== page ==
Aside from setting ambitious goals – the government plans to shut down all nuclear plants and triple its installed solar capacity to 20GW by 2025 – it also began re-zoning state-owned land for solar ground-mount installation.

Vietnamese solar is also attracting investor attention, but it’s not always positive.

Last September, the Vietnamese government issued its final model PPA for solar power projects, largely ignoring calls from investors, business groups and lenders to address issues such as a provision for international arbitration, termination arrangements and grid connectivity.

“We also struggle with the current form of the PPA,” InfraCo Asia’s Nooy admits. The Singapore-based firm partnered with renewable energy developer Sunseap International earlier this year, to jointly develop one of the first utility-scale solar farms in the country.
The Ninh Thuan solar project, located in the province by the same name, is a 168MW project scheduled to begin operation in mid-2019.

“The bankability issue is probably the largest issue for international lenders, at least,” Nooy says.

But, developer interest remains strong “because Vietnam offers an attractive feed-in-tariff system and an abundance of land that is ideally suited for solar power generation,” law firm Jones Day wrote in a January note.

A FiT of $0.935 per kWh (excluding VAT), has been set for solar projects achieving commercial operation before 30 June 2019 and for a 20-year term.

While the model PPA is compulsory for all solar projects, investors and developers can negotiate additional terms but no real amendment is allowed to the standard text.

In Indonesia, transitioning to clean energy is even trickier. While the country has solid economic fundamentals and a strong demand for electricity it relies heavily on coal. Yet, this has not deterred the Asian Energy Transition Fund, which is aiming to raise €250 million within the next 12 months, from selecting Indonesia as one of the four countries it will invest in – Thailand, the Philippines and Vietnam being the other three.

Asked whether renewables can compete with cheap coal, Kerkwijk replies: “At the moment, renewables are unable to compete with coal. The price of coal is currently around $0.05 to $0.06, while renewables are more expensive, given that the projects are relatively small and there are no economies of scale. We’ve heard that even some gas projects are being abandoned in favour of coal projects because coal is cheaper,” he adds.

While the country has set renewable energy targets, they are not binding. What’s more, state-owned utility PLN – the only power off-taker in the country – is backtracking on the renewable energy targets, since it had heavily invested in gas and coal projects based on assumptions that energy demand would grow at a rate of between 5 percent and 7 percent annually, which it hasn’t.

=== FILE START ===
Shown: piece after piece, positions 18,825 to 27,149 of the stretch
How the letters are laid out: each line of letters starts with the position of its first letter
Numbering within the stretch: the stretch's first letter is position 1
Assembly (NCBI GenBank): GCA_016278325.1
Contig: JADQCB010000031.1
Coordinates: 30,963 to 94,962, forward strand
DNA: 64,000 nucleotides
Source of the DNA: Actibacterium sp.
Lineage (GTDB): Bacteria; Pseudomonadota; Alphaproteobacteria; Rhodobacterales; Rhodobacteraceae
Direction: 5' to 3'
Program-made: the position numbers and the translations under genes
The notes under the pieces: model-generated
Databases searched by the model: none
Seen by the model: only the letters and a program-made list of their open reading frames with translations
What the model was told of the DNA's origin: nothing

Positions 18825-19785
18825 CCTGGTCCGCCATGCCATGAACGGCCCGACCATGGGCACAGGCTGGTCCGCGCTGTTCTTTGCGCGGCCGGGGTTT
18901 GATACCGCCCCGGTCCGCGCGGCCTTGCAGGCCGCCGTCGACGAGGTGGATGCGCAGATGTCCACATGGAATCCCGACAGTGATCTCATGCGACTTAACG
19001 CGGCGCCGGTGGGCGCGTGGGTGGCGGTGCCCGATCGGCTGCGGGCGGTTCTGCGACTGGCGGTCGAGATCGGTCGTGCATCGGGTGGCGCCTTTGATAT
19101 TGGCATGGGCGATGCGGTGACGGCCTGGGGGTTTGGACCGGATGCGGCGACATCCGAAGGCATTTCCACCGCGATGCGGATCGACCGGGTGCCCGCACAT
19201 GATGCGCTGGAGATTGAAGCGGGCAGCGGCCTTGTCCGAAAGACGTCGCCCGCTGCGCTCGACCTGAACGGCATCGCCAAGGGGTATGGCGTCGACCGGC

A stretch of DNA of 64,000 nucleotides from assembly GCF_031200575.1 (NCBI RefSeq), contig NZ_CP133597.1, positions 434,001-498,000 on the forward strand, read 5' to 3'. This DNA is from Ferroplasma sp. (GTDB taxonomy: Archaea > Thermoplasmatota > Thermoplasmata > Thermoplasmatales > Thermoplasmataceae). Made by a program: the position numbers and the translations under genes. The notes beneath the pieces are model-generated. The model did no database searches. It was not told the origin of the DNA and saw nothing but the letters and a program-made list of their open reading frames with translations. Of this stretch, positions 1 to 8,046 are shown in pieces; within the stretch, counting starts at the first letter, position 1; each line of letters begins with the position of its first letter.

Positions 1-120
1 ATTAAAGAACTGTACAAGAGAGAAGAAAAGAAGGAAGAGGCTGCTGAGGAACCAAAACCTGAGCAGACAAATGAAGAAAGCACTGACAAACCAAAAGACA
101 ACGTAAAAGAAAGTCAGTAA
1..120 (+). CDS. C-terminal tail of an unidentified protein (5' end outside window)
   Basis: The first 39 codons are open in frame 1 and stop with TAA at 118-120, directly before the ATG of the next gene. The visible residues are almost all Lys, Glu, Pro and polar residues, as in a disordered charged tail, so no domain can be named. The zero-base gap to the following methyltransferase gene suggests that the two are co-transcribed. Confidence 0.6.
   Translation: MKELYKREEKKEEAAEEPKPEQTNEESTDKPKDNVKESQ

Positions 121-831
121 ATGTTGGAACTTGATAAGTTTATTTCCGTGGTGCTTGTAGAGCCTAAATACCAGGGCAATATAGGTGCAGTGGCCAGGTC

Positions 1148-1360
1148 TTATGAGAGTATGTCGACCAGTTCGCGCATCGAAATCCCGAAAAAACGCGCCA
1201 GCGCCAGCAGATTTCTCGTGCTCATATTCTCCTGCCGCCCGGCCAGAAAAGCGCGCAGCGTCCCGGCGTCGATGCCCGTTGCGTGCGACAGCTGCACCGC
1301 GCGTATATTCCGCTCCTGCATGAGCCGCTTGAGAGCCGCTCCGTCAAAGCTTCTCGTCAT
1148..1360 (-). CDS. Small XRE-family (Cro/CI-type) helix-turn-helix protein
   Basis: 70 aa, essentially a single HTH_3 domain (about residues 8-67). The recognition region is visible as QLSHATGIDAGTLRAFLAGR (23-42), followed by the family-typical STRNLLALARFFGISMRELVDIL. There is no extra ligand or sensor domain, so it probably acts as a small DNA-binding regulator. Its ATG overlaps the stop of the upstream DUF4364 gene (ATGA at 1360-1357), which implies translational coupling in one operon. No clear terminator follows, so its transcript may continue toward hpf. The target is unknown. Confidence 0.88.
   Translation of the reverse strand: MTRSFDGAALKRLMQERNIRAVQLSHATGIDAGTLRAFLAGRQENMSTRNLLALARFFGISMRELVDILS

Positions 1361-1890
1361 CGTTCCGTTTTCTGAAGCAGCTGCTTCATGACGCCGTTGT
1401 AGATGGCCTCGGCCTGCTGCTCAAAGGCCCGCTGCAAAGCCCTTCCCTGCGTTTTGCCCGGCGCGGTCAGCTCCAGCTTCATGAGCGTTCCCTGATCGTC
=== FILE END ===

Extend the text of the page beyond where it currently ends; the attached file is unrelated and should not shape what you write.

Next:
To spur investment in the renewables sector, Kerkwijk suggests that renewable energy targets be made mandatory and that PLN adheres to them.

“This should also be supported by the international community, which is funding PLN’s expansion programme,” he says. “Another suggestion would be to allow private companies to procure renewable energy directly, since many of them have indicated a preference to use renewable energy only.”

Armstrong’s Affleck agrees that in countries where fossil fuels are still subsidised, the implementation of renewables is a challenge.

“Indonesia is certainly lagging other markets in the region, but ourselves and others will set important project construction milestones in the wind and solar sector during 2018, which should help catalyse change,” he says.

Armstrong Asset Management is currently investing its Southeast Asia Clean Energy fund, a $164 million vehicle targeting utility-scale renewables and resource-efficiency projects in the region. In addition to Indonesia, its primary countries of focus are Malaysia, Thailand, Vietnam and the Philippines.

The Philippines is another country in the region that has had a fitful path to energy transition. While the country had adopted two rounds of feed-in-tariff schemes – first in 2012 and then in 2014 – it currently has none.

Despite this lack of a framework, Nooy argues that funds are still flowing into the country’s renewables sector thanks to the enabling legislation that was passed in 2007.

“There were ceilings set on the first wave of wind, solar and hydro,” he explains. “This ceiling is now gone for both wind and solar and the market is maturing. Local lenders are much more familiar with the sector than they were before.”

While nearly half of the Philippines’ generation in 2016 was derived from coal, renewables accounted for 24 percent of the energy mix, according to the Philippines’ department of energy. Solar and wind represented only 2 percent of the renewables total, while hydropower accounted for 9 percent and geothermal stood at 12 percent.